I won't be shoveling snow so my back won't hurt

Fungus is an endless battle, the aphids are, too

But I wouldn't miss a homegrown tomato for anything

Would you?


• Linda Bartunek, Calverton

Mom you are no longer here

Still your love of flowers remains

Look down see the bouncing tangerine geum

planted for you and for me . . .

to remember


• Paula Camacho, Farmingdale
Why fight it

My next garden will be full of ground ivy, mugwort, yellow nutsedge.

I will troll neighbors' garbage bins for dandelions, crabgrass, the rare kudzu.

One corner of my yard will be designated the lambsquarters.

I will place a flag next to the American burnweed and birds will sing to me

for planting the common pokeweed that yields the purple berries they like to eat.

Instead of fighting the weeds I will let them fight themselves and before

the bittersweet nightshade takes over on the battlefield of my back yard

I will sit sipping dandelion wine, munch on the edible young leaves

of the lambsquarters and let the neighbors think I am as nutty

as the yellow nutsedge because both of us will prove very hard to remove.


• Jane Shelley, Wantagh

Good-bye brutal winter, your grip was too strong!

Your leaving was heralded by the robins' sweet song.

The once snow covered lawns, now burst with green,

Even with dandelions, a welcome sight seen!

Dull dreary days, gray, icy and white,

Replaced by vibrant florals, what a delight!

That bone chilling weather?

There's not a trace!

It's time to savor the garden

In spring's warm embrace!


• Kathy Levine, Long Beach
No complaints!

Seeding, raking, mulching, planting

Mowing, edging, now I'm panting.

I sometimes moan about garden chores

But this year, I'll complain no more.

For last summer Mother Nature was tired

From the storm that left our gardens mired.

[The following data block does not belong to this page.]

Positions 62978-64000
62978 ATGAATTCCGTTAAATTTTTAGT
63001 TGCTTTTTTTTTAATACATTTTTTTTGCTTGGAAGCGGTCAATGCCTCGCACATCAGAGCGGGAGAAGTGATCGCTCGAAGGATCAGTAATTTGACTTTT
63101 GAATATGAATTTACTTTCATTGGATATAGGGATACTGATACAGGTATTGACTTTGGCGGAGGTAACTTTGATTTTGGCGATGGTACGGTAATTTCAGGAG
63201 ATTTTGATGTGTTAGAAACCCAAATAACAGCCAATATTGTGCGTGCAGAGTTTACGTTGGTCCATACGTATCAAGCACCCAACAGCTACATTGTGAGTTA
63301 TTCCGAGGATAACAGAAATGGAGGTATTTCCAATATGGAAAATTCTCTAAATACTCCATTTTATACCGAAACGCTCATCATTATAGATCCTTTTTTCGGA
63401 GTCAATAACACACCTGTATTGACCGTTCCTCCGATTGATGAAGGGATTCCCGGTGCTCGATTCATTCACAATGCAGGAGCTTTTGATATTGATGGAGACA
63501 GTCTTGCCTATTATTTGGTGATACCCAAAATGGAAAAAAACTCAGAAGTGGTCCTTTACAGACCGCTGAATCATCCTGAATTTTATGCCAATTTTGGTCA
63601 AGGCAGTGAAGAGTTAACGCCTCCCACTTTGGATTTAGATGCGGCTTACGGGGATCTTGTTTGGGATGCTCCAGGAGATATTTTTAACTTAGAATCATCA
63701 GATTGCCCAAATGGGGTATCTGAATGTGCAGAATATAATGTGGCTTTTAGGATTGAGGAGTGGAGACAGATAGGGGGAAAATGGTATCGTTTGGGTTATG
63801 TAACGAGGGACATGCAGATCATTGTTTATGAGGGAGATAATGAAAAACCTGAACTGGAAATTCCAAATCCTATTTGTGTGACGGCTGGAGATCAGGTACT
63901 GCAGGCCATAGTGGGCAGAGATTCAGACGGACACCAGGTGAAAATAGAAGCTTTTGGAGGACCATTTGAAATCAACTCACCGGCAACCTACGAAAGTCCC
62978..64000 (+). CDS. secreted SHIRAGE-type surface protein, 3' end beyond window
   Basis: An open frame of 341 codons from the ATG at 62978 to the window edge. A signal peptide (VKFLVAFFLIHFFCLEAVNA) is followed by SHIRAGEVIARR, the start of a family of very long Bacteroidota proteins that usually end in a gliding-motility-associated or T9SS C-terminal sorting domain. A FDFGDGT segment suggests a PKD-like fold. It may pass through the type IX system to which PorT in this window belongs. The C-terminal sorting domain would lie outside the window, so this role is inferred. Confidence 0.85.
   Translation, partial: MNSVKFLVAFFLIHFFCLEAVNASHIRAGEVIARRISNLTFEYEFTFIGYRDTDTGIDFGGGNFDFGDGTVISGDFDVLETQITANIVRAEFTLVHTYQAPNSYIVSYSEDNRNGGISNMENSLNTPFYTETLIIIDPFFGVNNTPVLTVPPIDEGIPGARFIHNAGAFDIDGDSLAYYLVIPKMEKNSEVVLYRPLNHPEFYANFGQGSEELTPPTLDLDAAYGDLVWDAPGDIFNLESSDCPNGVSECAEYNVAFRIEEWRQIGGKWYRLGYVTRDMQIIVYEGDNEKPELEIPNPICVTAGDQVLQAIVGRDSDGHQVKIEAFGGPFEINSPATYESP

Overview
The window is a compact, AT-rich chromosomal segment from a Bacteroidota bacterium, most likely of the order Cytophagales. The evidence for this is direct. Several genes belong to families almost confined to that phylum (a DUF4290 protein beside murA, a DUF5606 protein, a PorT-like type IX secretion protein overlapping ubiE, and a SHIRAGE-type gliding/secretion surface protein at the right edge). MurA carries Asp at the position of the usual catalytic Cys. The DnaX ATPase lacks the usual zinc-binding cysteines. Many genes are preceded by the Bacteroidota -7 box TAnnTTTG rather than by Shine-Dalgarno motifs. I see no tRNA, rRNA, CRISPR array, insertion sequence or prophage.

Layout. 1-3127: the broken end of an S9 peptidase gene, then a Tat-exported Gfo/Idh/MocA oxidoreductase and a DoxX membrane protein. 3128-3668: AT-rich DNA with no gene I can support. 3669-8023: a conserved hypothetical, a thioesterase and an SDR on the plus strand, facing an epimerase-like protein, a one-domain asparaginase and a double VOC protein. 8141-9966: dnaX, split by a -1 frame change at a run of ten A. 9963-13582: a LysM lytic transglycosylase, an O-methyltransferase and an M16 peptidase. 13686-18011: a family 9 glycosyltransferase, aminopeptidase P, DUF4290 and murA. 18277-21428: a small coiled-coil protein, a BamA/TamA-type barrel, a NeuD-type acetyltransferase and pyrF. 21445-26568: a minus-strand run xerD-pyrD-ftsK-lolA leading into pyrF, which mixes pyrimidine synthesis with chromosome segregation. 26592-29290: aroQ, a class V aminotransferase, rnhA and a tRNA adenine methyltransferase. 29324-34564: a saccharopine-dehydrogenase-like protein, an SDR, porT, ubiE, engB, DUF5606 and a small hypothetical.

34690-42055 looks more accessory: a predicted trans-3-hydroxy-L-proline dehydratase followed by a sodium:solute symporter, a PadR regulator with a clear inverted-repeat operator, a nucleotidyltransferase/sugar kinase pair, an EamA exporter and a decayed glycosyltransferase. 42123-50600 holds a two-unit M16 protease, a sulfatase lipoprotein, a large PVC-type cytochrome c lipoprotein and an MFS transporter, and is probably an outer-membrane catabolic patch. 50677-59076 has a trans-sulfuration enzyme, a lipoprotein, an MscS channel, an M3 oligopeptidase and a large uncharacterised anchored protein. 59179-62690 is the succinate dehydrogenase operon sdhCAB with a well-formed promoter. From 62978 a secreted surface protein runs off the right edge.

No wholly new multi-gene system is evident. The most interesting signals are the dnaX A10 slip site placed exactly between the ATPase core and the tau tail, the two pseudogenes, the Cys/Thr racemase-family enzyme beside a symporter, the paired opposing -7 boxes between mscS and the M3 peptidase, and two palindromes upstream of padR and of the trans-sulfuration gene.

The hydrangeas wilted, no roses would grow.

Saltwater-logged bushes just had to go.

But this spring's blooms are so lush and so graceful

That when there's work to be done, I'm exceedingly grateful.


• John Mercurio, Center Moriches
We've earned it!

Face caressed in rays of light

Crystalline stalactites grudgingly bequeath integrity

Winter remnants cannot persevere

Seasonal momentum shift, unrelenting contest of will

Eruptions of earth, daffodil serenade

Brilliant colors through flurry of white

Hope bolsters anticipation

Spring, worth the wait


• Debra North, East Meadow

The ice, the snow

The cold winds blow

across my battered pots and windowboxes,

The clock says March

but still the days are dark --

The 18-wheeler winter windchill

has doomed the daffodils to roadkill

Heavy white gloved snow sleeves

strangle frail fig trees, while

Freezing sleet at a slant

shreds a bay leaf plant

once fragrant and alive --

Garden casualties

waiting for the cavalry

Fresh horses


And the healing sun to rise . . .


• Dan McDonald, Hicksville
Prelude to Spring

In a little while, in the blink of HIS eye,

As lengthening days foster the verdure of summer,

Diminutive terns will come again to play tag with ocean waves.

Then, with winter behind us, we will travel once more

And rejoice in the adventure of life.

But alas, the desolation of winter remains heavy upon us,

The oppressiveness of February yet to be conquered.

Amidst this season of barrenness

I await with you in joyful anticipation,

Natures defiance -- the blooming of the snow crocus.


• Charlene Knadle, Dix Hills

Mother Nature has . . . as many wiles

as any woman of the world

she clothes herself in countless styles